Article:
RM: Did you come up with any answers?
BG: Not even scientists can agree on the answers, but I was operating under the assumption that there is an absolute self, a self so durable that it can steal into another mind and return undamaged. I’m not sure whether or not I believe it, though. It’s a novelist thing, the idea of a true self that the protagonist will get a glimpse of after being pitted against various obstacles, the idea that he or she will “grow” a little, by which we mean become self-aware, despite how, in our own lives, self-awareness is so elusive. We can list our preferences, dislikes, ambitions, regrets, memories—we certainly recognize facets of ourselves—but do we ever know who we are?
RM: Your novel The White Bone is written from the consciousness of elephants. How is writing the voice of an animal different from a human character?
BG: The big difference for me was the amount of research required. I began researching The White Bone in 1995, before you could get much information online. I read physical books, anything I could get my hands on, anything having to do with elephants and Africa, the flora and fauna, the topography, the sounds and smells, the weather. I went to Kenya and did some touristy field research there. Only once I’d really immersed myself in the biology and life of an African elephant did I start writing. At that point it was a matter of keeping my imagination nailed to the facts, to what is known. Everything that the elephants do physically in The White Bone they do in real life. My job was to invest their behavior with motivation. That’s the job of any writer with any character: invest the character with motivation—credible, persuasive motivation. Whether or not you get it right is another matter. I’m sure if African elephants read Canadian fiction, they’d hurl my book across the savannah.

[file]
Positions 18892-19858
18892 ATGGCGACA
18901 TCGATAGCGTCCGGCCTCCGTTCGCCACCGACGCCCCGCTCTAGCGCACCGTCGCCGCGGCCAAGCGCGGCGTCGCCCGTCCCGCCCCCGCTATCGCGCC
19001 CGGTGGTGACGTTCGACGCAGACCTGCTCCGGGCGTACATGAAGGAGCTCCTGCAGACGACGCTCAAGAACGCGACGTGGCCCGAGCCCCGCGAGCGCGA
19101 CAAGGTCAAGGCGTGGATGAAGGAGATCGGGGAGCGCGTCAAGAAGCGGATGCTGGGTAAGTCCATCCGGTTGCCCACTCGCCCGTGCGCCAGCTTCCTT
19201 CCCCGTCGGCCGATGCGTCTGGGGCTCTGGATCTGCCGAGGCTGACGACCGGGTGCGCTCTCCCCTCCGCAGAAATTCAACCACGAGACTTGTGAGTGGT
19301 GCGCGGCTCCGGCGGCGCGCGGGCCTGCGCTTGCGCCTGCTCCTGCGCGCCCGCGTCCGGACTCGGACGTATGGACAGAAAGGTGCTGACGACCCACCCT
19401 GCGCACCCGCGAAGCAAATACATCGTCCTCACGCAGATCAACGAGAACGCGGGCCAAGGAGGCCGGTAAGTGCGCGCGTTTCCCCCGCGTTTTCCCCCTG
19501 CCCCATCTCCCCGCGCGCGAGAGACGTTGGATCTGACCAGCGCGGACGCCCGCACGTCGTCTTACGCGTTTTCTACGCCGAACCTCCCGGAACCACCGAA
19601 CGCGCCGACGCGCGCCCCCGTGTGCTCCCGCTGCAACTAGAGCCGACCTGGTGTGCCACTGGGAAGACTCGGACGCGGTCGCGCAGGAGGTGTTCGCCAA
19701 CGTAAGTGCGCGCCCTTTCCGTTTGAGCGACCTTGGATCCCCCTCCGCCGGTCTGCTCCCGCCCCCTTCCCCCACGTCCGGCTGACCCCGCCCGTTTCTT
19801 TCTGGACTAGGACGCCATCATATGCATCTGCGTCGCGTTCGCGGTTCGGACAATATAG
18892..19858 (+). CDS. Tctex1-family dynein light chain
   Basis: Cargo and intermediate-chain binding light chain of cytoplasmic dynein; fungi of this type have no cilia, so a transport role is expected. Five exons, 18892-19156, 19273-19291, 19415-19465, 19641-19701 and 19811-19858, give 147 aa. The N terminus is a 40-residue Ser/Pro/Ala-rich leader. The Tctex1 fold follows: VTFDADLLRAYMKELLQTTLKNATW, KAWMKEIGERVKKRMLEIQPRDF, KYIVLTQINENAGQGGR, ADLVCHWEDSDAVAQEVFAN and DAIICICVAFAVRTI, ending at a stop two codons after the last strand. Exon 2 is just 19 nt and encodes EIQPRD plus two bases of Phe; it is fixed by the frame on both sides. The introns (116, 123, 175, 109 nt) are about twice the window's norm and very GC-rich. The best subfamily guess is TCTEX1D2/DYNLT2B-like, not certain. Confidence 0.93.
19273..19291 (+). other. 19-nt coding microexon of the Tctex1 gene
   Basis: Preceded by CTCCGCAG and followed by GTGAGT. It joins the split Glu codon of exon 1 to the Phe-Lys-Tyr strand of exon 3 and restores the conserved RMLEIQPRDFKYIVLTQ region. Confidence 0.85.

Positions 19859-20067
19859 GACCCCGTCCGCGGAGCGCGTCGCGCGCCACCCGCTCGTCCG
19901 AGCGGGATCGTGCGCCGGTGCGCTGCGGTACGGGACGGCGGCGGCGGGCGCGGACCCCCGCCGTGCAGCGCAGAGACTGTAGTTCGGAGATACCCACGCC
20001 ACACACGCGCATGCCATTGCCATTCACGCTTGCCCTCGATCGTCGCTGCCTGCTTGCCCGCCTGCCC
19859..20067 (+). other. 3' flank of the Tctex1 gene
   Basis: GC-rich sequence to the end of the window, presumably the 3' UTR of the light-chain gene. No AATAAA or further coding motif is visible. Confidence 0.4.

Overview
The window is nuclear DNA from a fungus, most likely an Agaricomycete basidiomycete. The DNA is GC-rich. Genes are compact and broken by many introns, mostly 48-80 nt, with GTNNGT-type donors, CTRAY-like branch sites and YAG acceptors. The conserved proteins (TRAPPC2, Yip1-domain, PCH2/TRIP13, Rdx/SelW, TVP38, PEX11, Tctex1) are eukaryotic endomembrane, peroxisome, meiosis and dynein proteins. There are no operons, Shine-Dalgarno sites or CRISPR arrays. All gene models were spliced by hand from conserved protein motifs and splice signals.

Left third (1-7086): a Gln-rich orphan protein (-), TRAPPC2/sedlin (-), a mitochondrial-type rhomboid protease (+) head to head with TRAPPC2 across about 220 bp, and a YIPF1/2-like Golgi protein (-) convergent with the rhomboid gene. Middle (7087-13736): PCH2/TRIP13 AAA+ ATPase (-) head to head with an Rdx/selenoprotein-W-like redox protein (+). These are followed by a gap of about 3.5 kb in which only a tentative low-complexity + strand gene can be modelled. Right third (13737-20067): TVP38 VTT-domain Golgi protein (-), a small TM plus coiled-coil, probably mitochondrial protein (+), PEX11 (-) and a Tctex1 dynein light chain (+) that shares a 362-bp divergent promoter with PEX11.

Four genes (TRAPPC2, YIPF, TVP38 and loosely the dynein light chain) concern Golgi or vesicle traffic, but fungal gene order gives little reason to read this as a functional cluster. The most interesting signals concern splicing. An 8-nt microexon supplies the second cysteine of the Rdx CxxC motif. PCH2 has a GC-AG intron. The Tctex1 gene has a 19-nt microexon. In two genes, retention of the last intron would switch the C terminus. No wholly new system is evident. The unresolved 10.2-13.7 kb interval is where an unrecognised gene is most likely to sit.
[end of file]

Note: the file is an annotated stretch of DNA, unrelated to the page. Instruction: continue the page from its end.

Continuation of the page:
Barbara Gowdy will appear Saturday, September 30 at 7:30 at the Voices Lifted Evening Gala with Gurjinder Basran, Sharon Butala, and Zoey Leigh Peterson at The Metro Theatre and Sunday, October 1 at 2:00 in conversation with Zsuzsi Gartner at the Greater Victoria Pubic Library.
Rose Morris is a writer and editor living in Victoria, BC. She has an MA in literature from the University of Victoria and she does editorial work for Room Magazine and The Malahat Review.